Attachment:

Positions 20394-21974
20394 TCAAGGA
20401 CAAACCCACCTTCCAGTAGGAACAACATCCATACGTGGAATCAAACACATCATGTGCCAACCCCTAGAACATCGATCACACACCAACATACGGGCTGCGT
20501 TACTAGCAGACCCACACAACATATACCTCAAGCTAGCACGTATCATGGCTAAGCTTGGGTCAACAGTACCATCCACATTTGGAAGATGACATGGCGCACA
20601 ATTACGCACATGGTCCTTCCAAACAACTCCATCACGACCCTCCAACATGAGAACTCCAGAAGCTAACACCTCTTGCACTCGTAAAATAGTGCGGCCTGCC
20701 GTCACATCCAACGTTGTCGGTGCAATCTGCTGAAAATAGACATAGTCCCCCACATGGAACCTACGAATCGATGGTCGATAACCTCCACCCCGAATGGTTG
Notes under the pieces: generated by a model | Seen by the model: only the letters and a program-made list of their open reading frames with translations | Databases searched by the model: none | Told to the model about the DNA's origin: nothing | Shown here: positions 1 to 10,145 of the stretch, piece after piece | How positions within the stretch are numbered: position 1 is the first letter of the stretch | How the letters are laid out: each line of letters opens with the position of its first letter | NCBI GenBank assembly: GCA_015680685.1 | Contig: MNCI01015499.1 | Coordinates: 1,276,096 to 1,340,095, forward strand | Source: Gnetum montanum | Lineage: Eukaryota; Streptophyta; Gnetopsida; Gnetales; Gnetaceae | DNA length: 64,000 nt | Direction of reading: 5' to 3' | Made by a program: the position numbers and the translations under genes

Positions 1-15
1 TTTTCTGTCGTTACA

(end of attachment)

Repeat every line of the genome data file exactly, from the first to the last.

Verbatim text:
Positions 20394-21974
20394 TCAAGGA
20401 CAAACCCACCTTCCAGTAGGAACAACATCCATACGTGGAATCAAACACATCATGTGCCAACCCCTAGAACATCGATCACACACCAACATACGGGCTGCGT
20501 TACTAGCAGACCCACACAACATATACCTCAAGCTAGCACGTATCATGGCTAAGCTTGGGTCAACAGTACCATCCACATTTGGAAGATGACATGGCGCACA
20601 ATTACGCACATGGTCCTTCCAAACAACTCCATCACGACCCTCCAACATGAGAACTCCAGAAGCTAACACCTCTTGCACTCGTAAAATAGTGCGGCCTGCC
20701 GTCACATCCAACGTTGTCGGTGCAATCTGCTGAAAATAGACATAGTCCCCCACATGGAACCTACGAATCGATGGTCGATAACCTCCACCCCGAATGGTTG
Notes under the pieces: generated by a model | Seen by the model: only the letters and a program-made list of their open reading frames with translations | Databases searched by the model: none | Told to the model about the DNA's origin: nothing | Shown here: positions 1 to 10,145 of the stretch, piece after piece | How positions within the stretch are numbered: position 1 is the first letter of the stretch | How the letters are laid out: each line of letters opens with the position of its first letter | NCBI GenBank assembly: GCA_015680685.1 | Contig: MNCI01015499.1 | Coordinates: 1,276,096 to 1,340,095, forward strand | Source: Gnetum montanum | Lineage: Eukaryota; Streptophyta; Gnetopsida; Gnetales; Gnetaceae | DNA length: 64,000 nt | Direction of reading: 5' to 3' | Made by a program: the position numbers and the translations under genes

Positions 1-15
1 TTTTCTGTCGTTACA